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Say we have the following two classes, A is the base class with virtual destructor and B is the derived class whose destructor doesn't have 'virtual' qualifier. My question is, if I going to derive more classes from B, will B's destructor automatically inherit the virtualness or I need to explicitly put 'virtual' before '~B() {...}'

class A
{
public:
    A() { std::cout << "create A" << std::endl;};
    virtual ~A() { std::cout << "destroy A" << std::endl;};
};

class B: A
{
public:
    B() { std::cout << "create B" << std::endl;};
    ~B() { std::cout << "destroy B" << std::endl;};
};
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4 Answers

up vote 6 down vote accepted

From C++ standard (section 10.3):

If a virtual member function vf is declared in a class Base and in a class Derived, derived directly or indirectly from Base, [...] then Derived::vf is also virtual (whether or not it is so declared).

So yes.

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If base class method is virtual then all the subsequent derived class methods will become virtual. However, IMO it's a good programming practice to put virtual ahead of the method; just to indicate the reader the nature of the function.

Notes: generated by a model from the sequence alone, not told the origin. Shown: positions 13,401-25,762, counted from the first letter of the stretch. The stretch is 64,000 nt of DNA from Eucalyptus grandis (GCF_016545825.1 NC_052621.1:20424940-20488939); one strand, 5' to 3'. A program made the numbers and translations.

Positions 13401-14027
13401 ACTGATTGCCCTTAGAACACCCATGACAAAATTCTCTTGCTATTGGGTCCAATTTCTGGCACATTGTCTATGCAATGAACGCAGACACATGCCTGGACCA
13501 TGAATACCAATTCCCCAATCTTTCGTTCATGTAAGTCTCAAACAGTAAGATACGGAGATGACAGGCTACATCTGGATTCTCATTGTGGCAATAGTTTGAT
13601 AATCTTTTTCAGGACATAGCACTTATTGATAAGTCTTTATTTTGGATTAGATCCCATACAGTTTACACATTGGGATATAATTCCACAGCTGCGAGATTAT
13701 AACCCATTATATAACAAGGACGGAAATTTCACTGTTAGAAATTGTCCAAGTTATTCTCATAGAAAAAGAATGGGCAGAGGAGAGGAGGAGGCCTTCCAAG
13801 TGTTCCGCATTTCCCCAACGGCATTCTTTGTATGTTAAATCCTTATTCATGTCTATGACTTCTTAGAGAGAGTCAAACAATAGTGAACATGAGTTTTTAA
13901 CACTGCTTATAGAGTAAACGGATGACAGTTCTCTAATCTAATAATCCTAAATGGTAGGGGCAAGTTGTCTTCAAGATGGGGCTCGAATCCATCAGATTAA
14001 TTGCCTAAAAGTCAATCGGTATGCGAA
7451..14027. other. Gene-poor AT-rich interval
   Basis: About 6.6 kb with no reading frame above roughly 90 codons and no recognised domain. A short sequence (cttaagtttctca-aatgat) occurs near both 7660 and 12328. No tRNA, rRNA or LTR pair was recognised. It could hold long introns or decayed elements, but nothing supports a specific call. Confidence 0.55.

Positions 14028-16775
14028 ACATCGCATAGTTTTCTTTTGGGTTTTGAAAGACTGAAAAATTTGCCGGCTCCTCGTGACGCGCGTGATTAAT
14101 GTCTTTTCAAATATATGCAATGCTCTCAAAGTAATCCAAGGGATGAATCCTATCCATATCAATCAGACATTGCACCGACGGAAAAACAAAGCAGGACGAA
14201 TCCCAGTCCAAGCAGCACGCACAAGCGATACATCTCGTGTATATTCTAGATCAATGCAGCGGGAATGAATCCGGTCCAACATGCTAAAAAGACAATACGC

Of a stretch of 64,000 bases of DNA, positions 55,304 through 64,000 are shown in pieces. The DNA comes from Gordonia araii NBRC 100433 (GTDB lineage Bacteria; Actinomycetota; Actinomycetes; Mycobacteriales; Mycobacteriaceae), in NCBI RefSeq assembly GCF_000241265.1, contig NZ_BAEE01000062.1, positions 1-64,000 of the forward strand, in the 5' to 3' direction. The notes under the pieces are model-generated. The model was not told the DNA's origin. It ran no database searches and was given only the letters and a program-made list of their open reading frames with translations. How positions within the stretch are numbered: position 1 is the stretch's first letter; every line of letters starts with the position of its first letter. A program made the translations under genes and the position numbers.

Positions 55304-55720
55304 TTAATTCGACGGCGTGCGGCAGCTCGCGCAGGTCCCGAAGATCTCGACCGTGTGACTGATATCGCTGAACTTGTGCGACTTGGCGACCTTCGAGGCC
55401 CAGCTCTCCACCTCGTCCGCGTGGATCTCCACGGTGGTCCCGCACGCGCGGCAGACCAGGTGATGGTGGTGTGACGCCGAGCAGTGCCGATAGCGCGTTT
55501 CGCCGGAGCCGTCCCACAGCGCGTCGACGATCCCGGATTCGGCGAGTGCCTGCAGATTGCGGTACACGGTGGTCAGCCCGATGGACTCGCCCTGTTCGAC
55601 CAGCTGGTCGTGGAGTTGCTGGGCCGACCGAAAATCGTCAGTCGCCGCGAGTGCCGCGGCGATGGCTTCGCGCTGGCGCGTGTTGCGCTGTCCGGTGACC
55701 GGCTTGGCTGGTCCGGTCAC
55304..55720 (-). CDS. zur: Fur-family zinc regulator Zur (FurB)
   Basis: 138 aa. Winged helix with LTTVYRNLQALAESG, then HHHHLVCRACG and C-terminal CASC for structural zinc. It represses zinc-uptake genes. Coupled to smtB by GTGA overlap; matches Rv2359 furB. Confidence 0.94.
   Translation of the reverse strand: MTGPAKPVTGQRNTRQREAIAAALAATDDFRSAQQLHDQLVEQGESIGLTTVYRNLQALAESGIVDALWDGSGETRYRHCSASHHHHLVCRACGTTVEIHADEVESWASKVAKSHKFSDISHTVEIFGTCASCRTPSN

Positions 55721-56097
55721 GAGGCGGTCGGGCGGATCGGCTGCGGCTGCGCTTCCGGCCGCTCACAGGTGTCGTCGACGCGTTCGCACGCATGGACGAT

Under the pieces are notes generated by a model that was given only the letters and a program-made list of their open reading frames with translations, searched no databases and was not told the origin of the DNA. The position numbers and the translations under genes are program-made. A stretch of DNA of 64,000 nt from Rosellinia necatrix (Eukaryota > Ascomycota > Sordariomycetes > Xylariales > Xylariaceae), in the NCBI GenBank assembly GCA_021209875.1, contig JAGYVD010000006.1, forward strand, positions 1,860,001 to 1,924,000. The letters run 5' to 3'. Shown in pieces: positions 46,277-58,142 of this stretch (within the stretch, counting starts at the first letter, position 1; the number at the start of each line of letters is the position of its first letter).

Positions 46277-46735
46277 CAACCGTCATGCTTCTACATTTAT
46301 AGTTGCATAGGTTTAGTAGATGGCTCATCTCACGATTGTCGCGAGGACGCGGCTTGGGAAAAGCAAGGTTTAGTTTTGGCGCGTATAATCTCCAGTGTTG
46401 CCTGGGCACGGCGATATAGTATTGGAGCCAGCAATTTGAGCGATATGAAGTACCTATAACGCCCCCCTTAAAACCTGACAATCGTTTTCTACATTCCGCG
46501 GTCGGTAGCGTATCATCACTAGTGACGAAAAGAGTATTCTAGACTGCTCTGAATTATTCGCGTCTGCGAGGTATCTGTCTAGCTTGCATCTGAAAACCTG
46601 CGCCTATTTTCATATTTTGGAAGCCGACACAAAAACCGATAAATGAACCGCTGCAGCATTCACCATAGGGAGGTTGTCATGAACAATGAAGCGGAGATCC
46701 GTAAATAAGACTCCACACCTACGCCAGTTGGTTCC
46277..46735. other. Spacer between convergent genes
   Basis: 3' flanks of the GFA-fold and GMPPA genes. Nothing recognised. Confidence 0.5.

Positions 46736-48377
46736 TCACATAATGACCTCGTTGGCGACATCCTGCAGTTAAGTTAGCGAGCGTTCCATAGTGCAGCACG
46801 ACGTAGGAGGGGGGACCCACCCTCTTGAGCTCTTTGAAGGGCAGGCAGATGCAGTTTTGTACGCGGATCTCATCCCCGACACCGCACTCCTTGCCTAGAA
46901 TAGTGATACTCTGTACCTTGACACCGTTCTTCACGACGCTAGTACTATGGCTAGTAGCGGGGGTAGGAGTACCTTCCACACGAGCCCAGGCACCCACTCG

Also note that there are some corner case where you might get unexpected results:

struct A {
  virtual void foo(int i, float f) {}
};

sturct B : A {
  void foo(int i, int f) {}
};

Here actually, B::foo() is not overriding A::foo() with virtual mechanism; rather it's hiding it. So irrespective of you make B::foo() virtual, there is no advantage.

In C++0x, you have override keyword, which overcomes such problems.

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Virtualness is inherited all the way down. You only need to specify it in the top base class.

This is true for destructors as well as normal member functions.

Example:

class Base { virtual void foo() { std::cout << "Base\n"; } };
class Derived1 : public Base { void foo() { std::cout << "Derived1\n"; } };
class Dervied2 : public Derived1 { void foo() { std::cout << "Derived2\n"; } };

int main()
{
    Base* b = new Base;
    Base* d1 = new Derived1;
    Base* d2 = new Derived2;
    Derived1* d3 = new Derived2;

    b->foo(); // Base
    d1->foo(); // Derived1
    d2->foo(); // Derived2
    d3->foo(); // Derived2
}
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or I need to explicitly put 'virtual' before '~B() {...}'

No, you need not, although you can put virtual here to make code more clear for the reader. This applies not only for destructors but for all member functions.

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